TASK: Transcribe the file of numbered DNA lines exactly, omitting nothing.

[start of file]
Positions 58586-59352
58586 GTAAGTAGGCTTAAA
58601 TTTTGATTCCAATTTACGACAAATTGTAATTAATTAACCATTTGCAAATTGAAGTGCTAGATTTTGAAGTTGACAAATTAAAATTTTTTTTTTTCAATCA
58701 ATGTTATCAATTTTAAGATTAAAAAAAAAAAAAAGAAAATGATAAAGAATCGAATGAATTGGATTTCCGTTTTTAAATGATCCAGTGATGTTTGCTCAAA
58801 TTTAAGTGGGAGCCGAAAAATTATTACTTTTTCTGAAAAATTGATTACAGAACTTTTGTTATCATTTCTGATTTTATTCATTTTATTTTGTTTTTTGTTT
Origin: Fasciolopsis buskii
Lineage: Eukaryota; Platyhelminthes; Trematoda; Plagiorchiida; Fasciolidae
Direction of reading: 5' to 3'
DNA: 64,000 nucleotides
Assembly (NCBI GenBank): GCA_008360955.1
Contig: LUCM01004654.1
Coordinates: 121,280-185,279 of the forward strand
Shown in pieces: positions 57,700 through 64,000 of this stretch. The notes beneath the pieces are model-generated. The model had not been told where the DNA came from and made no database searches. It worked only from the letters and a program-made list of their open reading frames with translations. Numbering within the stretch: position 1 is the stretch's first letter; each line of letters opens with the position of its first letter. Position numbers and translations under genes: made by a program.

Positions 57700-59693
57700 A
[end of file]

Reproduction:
Positions 58586-59352
58586 GTAAGTAGGCTTAAA
58601 TTTTGATTCCAATTTACGACAAATTGTAATTAATTAACCATTTGCAAATTGAAGTGCTAGATTTTGAAGTTGACAAATTAAAATTTTTTTTTTTCAATCA
58701 ATGTTATCAATTTTAAGATTAAAAAAAAAAAAAAGAAAATGATAAAGAATCGAATGAATTGGATTTCCGTTTTTAAATGATCCAGTGATGTTTGCTCAAA
58801 TTTAAGTGGGAGCCGAAAAATTATTACTTTTTCTGAAAAATTGATTACAGAACTTTTGTTATCATTTCTGATTTTATTCATTTTATTTTGTTTTTTGTTT
Origin: Fasciolopsis buskii
Lineage: Eukaryota; Platyhelminthes; Trematoda; Plagiorchiida; Fasciolidae
Direction of reading: 5' to 3'
DNA: 64,000 nucleotides
Assembly (NCBI GenBank): GCA_008360955.1
Contig: LUCM01004654.1
Coordinates: 121,280-185,279 of the forward strand
Shown in pieces: positions 57,700 through 64,000 of this stretch. The notes beneath the pieces are model-generated. The model had not been told where the DNA came from and made no database searches. It worked only from the letters and a program-made list of their open reading frames with translations. Numbering within the stretch: position 1 is the stretch's first letter; each line of letters opens with the position of its first letter. Position numbers and translations under genes: made by a program.

Positions 57700-59693
57700 A